We've reviewed the Red Sox farm system, level-by-level, position-by-position, and now it's time to finish up our look at individual positions with looks at relievers. Not everyone who is a reliever in the minors is a prospect -- in fact, few of them are, given that many starters in the minors are future bullpen pieces. But, these relievers are potential future major-league hurlers just the same.
Part one has already been published, covering the lower levels and the rest of Portland's relief corps.
Josh Fields, RP
Fields was acquired by the Red Sox from the Mariners in the 2011 Erik Bedard trade. At the time, not much thought was given to this: it was Boston taking back an arm the Mariners had tired of waiting on, one who had shown promise before he was drafted, but had little in the way of optimism surrounding him since. Walks were the main issue -- he walked 13 batters in 13 innings at Triple-A Tacoma, 19 in 26 frames for Double-A Jackson, and had put nearly six men on per nine innings via the free pass in the two seasons before that.
Fields was the #20 pick in the 2008 draft, though, and even if a future relief arm might not be fit for that early of a selection, there was still talent here at one point. He has shown off some of it while with the Sox: Fields struck out nearly 12 per nine at Double-A Portland, 3.7 times as many batters as he walked. He had never had a full-season K/BB over two, and now he was approaching four in his first full stint with the Sox. That continued -- improved, even -- in his short time with Triple-A Pawtucket, with Fields striking out 19 batters against two walks in nearly 14 innings of work. He threw strikes around 68 percent of the time, too, a huge improvement for a pitcher who could barely strike out more than he walked in the recent past.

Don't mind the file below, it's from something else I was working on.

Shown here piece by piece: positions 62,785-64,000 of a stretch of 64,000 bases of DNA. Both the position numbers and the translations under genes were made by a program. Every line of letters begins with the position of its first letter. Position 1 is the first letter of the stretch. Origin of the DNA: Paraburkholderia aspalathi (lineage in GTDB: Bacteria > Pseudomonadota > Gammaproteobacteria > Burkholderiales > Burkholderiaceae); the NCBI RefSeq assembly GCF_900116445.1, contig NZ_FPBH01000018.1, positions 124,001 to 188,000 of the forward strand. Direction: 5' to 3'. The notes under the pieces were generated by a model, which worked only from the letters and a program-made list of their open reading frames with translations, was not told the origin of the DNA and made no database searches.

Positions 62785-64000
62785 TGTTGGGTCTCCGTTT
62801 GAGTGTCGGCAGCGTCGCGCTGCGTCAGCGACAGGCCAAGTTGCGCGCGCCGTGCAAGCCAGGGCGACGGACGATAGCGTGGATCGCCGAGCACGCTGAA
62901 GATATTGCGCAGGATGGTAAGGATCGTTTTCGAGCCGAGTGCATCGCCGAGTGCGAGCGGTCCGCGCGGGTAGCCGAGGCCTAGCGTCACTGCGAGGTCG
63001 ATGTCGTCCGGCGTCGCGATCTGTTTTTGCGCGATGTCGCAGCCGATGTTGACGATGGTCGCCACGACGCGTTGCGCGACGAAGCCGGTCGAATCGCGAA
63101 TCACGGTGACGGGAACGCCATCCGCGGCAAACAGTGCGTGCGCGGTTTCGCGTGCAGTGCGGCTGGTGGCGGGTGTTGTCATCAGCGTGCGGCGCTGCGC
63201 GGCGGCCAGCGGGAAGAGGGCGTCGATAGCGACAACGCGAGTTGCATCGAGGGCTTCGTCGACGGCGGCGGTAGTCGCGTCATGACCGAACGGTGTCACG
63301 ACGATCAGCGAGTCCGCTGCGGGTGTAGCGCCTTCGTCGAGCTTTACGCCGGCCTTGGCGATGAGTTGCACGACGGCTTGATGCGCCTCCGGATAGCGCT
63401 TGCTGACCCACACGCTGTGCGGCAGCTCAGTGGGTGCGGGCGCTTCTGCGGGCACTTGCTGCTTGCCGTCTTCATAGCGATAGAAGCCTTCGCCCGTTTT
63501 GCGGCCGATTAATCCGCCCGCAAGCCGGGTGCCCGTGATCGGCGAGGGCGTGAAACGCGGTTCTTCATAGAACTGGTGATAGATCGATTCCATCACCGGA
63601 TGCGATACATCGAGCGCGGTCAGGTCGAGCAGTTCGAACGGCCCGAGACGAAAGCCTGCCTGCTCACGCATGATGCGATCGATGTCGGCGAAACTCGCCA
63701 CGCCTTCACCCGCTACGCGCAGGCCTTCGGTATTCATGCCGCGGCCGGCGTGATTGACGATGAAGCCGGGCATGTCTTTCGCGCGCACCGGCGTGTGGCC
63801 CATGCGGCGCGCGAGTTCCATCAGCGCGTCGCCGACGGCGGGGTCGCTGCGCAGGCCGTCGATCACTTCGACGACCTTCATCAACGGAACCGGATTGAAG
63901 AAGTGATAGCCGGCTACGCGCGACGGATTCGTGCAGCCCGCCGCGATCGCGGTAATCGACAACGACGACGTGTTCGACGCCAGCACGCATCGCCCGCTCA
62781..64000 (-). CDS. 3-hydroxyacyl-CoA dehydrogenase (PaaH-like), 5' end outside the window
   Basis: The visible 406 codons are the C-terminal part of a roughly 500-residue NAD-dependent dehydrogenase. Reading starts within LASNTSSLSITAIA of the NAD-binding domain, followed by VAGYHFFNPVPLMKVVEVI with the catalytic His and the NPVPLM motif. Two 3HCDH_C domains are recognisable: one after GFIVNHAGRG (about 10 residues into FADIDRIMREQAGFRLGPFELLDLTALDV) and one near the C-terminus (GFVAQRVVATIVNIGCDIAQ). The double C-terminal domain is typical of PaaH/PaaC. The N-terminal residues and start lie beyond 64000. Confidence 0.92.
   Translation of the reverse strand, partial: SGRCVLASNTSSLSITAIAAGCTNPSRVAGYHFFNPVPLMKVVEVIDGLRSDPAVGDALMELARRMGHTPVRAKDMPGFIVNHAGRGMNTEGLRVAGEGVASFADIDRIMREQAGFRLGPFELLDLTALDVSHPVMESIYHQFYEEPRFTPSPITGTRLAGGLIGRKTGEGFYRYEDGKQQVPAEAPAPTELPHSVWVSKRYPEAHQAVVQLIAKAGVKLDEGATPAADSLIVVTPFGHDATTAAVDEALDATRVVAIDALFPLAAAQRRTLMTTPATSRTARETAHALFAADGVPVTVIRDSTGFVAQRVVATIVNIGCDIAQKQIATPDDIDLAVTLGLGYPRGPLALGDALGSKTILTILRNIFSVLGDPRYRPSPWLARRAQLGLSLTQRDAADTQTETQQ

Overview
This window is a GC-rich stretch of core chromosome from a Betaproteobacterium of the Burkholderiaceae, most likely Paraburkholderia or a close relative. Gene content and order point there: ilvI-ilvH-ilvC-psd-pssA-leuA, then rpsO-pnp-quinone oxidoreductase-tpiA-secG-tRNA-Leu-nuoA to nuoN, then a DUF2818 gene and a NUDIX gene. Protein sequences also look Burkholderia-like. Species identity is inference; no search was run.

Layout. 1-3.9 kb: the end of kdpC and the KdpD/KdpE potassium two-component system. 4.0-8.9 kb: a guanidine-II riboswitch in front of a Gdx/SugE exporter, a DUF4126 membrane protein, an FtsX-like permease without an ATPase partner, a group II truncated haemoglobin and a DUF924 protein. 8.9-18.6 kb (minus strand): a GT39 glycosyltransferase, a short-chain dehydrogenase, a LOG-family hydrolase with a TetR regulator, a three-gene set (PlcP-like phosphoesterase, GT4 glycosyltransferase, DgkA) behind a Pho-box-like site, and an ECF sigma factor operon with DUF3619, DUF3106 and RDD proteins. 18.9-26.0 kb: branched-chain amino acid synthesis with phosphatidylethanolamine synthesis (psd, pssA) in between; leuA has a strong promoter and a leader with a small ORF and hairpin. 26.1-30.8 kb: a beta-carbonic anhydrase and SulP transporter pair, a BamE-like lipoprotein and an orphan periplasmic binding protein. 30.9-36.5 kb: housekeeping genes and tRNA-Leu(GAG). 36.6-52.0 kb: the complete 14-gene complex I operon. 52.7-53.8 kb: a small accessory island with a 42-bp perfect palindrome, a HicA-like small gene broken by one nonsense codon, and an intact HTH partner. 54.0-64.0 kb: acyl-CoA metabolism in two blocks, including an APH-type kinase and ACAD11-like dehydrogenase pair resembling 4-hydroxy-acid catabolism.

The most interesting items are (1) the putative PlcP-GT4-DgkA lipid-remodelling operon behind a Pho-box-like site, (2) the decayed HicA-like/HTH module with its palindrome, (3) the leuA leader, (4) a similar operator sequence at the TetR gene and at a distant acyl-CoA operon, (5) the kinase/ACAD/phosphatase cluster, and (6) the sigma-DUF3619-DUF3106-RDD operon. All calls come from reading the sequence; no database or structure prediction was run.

Fields is Rule 5 draft eligible this off-season, so the Red Sox might have to make a decision on him -- a former first-round pick coming into his own will not be ignored by other teams, especially one who can be shoved into a big-league bullpen and hidden away if necessary. Between non-tendering players, designating others, and possibly a trade or two, the Red Sox might be able to open up room that Fields can fill. He's not the only arm they might need to protect, though, so it isn't a given.
Pedro Beato, RP
Beato is on the 40-man roster after the Red Sox acquired him for catcher Kelly Shoppach. He has an option remaining, but it's not clear if the Red Sox intend to keep him around, either. He didn't have a great year in the minors by any stretch, giving up too many homers at Buffalo and too many walks for Pawtucket, and his brief time in the majors was solid, but forgettable. He's a project arm, like so many others in the system, but at some point, the Red Sox will need to decide which projects they are going to keep around, and which they can get away with designating. Even if Boston removes Beato from the 40-man, it's not a given he'll be claimed. He's right-handed, will be 26, and would need to be on another club's 40-man after putting together a poor campaign in the minors. If anything, now might be the time for Boston to designate him in the hopes of Beato clearing, so they can retain him, but get back their 40-man spot.
Chris Carpenter, RP
Carpenter might be on next year's Opening Day roster, but he'll likely bring his high walk rate along with him. That won't matter so much if he can also bring his excellent swing-and-miss stuff to Boston. In his first stint with the team, that didn't happen -- Carpenter walked 10 batters in six innings, and struck out just two. But his minor-league career suggests he can be much more than a frustrating bullpen arm, and it's hard to avoid giving him a chance because of it.
He underwent elbow surgery early in the year, and spent most of the season on the 60-day disabled list because of it, but still struck out 25 batters in 21 minor-league innings before heading to the majors. That's something to build on, and makes Carpenter one of the many potential options to be in the Red Sox bullpen in the near future. He'll have to earn his way there, though, after the uninspiring September tryout.
Alex Wilson, RP
Wilson was invited to spring training as a starter, and began the 2012 season that way, but moved to relief after posting a 5.45 ERA in three starts. It was an inevitable switch of role for Wilson, who is almost entirely fastball/slider when he pitches. That's a good thing in relief, and it was a good thing for Wilson in that role: in 37 relief appearances and 59 innings, Wilson struck out 62 against 29 walks. The walks aren't great -- and neither was throwing strikes 61 percent of the time -- but it's a good first step for him on the path to the majors.
Wilson will likely be added to the 40-man roster before 2013, and will also end up with a spring training invite. Whether he opens the season in Boston or Pawtucket is unknown, but he'll be in the former eventually for good soon.